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In Lewis v. United States, __ M.J. __, No. 2017-05 (A.F. Ct. Crim. App. Sep. 20, 2017) (link to slip op.), Senior Judge Johnson writes for a three-judge panel of the Air Force CCA and denies a petition for extraordinary relief in the nature of a writ of coram nobis.

The petition is based on CAAF’s decision in United States v. Hills, 75 M.J. 350 (C.A.A.F. Jun. 27, 2016) (CAAFlog case page), holding that charged offenses may not be used for propensity purposes under Mil. R. Evid. 413. The petitioner was convicted of numerous sexual offenses at a general court-martial during which the military judge allowed charged offenses to be used for propensity purposes, and the Air Force CCA affirmed the convictions in 2014. United States v. Lewis, No. 38321 (A.F. Ct. Crim. App. 9 Oct. 2014) (link to slip op.), pet. denied, 74 M.J. 263 (C.A.A.F. 2015). The extraordinary relief petition seeks retroactive application of Hills to the case.

The approved sentence, however, included confinement for nine years and the petitioner is still confined, creating a significant hurdle to coram nobis relief. There are six threshold requirements for a coram nobis petition:

(1) the alleged error is of the most fundamental character;

(2) no remedy other than coram nobis is available to rectify the consequences of the error;

(3) valid reasons exist for not seeking relief earlier;

(4) the new information presented in the petition could not have been discovered through the exercise of reasonable diligence prior to the original judgment;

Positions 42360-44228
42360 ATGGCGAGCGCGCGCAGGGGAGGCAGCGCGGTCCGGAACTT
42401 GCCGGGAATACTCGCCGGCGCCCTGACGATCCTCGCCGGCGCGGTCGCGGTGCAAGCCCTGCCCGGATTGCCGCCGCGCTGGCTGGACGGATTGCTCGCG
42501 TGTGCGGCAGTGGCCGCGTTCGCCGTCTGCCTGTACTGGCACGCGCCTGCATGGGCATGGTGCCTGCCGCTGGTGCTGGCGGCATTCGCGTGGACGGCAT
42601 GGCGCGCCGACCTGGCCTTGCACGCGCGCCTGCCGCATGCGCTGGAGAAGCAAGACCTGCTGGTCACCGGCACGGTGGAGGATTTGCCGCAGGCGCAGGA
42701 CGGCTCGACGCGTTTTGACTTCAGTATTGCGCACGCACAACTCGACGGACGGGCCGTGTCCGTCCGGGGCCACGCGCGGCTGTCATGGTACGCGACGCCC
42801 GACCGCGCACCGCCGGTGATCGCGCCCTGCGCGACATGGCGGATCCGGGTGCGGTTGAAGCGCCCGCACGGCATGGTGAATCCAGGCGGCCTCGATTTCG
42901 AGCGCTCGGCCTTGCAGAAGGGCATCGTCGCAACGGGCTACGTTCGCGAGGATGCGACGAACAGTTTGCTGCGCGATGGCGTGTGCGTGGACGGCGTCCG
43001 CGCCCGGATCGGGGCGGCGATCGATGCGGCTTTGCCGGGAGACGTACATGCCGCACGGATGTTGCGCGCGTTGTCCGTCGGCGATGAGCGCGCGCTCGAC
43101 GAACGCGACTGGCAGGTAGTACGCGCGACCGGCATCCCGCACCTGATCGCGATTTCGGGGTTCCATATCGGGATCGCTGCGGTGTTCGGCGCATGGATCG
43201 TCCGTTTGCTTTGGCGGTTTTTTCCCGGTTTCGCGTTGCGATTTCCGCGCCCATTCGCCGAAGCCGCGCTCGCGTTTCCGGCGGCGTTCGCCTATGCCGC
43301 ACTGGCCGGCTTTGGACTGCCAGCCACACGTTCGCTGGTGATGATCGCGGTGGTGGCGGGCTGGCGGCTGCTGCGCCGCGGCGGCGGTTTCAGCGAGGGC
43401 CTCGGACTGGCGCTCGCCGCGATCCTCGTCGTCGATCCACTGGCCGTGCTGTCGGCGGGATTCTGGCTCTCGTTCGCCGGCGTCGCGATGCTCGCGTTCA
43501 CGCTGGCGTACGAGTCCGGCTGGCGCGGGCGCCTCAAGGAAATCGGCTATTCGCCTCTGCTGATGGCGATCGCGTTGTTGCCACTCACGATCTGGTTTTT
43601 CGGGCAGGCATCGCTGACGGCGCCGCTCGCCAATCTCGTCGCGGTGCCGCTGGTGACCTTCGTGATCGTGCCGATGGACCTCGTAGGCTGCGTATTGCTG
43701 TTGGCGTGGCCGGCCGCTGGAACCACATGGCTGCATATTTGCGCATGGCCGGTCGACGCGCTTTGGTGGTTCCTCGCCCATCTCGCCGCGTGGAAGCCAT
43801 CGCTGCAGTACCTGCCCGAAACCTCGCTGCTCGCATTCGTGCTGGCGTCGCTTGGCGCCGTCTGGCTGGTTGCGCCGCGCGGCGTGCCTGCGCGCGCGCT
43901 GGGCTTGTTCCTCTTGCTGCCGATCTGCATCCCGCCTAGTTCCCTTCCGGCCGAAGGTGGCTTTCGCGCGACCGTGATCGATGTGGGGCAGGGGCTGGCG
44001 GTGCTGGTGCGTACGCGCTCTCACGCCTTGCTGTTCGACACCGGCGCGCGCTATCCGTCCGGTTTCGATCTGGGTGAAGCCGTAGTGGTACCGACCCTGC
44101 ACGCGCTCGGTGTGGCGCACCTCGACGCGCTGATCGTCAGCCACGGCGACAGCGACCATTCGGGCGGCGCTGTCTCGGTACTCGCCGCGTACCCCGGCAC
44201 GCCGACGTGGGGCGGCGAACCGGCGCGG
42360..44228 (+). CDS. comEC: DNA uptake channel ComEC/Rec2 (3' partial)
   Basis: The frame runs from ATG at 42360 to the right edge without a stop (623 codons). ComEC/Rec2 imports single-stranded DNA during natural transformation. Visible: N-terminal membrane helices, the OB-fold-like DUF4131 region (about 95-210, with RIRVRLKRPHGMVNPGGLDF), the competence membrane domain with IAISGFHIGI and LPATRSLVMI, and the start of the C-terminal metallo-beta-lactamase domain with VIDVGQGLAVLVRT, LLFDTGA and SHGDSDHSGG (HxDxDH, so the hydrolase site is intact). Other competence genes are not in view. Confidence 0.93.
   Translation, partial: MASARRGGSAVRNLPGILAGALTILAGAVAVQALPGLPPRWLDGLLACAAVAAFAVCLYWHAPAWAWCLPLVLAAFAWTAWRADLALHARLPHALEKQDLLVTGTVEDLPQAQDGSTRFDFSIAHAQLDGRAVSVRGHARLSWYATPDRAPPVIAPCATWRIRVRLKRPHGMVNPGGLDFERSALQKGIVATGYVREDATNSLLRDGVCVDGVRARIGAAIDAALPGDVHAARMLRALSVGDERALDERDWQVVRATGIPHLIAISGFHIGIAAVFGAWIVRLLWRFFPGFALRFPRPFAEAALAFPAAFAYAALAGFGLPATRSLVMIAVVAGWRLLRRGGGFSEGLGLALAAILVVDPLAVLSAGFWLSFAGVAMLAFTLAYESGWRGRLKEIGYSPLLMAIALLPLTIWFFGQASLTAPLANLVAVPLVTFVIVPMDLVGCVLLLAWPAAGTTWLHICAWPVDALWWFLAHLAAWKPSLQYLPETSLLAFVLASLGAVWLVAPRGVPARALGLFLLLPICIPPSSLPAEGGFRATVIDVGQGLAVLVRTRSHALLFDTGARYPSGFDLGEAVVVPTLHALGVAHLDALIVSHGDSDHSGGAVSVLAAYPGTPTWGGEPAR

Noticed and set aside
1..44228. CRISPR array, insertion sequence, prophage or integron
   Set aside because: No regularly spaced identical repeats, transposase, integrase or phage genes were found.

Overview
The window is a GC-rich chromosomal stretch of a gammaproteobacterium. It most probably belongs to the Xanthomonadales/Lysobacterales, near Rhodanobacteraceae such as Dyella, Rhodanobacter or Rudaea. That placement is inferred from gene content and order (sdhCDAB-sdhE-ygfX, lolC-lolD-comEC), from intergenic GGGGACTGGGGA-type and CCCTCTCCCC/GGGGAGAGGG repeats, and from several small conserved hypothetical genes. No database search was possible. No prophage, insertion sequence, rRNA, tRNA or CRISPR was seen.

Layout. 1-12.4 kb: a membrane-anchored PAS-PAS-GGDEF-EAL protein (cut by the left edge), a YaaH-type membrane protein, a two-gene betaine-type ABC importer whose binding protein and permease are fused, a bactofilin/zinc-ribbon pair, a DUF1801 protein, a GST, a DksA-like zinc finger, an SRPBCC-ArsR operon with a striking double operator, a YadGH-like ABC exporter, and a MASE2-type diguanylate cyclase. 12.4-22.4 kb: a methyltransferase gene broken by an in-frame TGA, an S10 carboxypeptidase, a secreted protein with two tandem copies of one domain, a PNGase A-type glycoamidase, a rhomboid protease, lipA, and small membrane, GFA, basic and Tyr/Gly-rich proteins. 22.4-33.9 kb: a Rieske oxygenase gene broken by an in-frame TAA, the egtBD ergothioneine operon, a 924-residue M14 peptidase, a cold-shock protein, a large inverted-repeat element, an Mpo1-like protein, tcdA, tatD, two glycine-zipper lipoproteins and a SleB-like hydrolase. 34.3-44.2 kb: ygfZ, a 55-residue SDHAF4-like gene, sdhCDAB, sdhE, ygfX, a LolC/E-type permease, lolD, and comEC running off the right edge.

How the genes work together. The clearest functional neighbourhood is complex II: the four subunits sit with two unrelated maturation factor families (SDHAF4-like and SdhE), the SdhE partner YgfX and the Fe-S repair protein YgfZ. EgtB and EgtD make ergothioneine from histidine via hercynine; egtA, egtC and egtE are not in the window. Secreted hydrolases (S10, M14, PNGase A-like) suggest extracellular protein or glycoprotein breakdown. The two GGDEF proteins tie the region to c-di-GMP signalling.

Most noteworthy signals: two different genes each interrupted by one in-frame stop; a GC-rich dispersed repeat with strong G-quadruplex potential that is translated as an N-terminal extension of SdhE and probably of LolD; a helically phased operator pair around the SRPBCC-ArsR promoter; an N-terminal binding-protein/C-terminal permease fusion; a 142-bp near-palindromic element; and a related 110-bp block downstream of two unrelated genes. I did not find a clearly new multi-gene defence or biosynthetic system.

(5) the writ does not seek to reevaluate previously considered evidence or legal issues; and

(6) the sentence has been served, but the consequences of the erroneous conviction persist.

Slip op. at 4-5 (citing United States v. Denedo, 66 M.J. at 113, 126 (C.A.A.F. 2008), aff’d, 556 U.S. 904 (2009)) (paragraphing added). Senior Judge Johnson explains that the second and sixth requirements aren’t satisfied in this case:

Petitioner remains in confinement; therefore, coram nobis is not the sole remedy available to him because he is eligible to seek a writ of habeas corpus from a federal district court. Similarly, Petitioner has failed to demonstrate his sentence to nine years of confinement has been served.

Slip op. at 5.

But Senior Judge Johnson also considers the underlying error, concluding that the “petition would fail on the issue of retroactive application of Hills.” Slip op. at 6.

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In 1988 Specialist Ronald Gray, U.S. Army, was convicted of the premeditated murder of two women, the attempted premeditated murder of a third woman, three specifications of rape, two specifications of robbery, two specifications of forcible sodomy, and also of burglary and larceny, contrary to his pleas of not guilty, by a general court-martial composed of members with enlisted representation.

The members sentenced Gray to death, a dishonorable discharge, total forfeitures, and reduction to E-1. He is one of only four prisoners on military death row, our #2 Military Justice Story of 2016 (the others are Hennis, Akbar, and Hasan; Witt is pending a sentence rehearing that could return him to death row; Loving’s capital sentence was commuted).

Prior to Gray’s court-martial, in a wholly separate North Carolina proceeding, Gray pleaded guilty to the murder and rape of two additional women, and other offenses, for which he received three consecutive life sentences and five concurrent life sentences.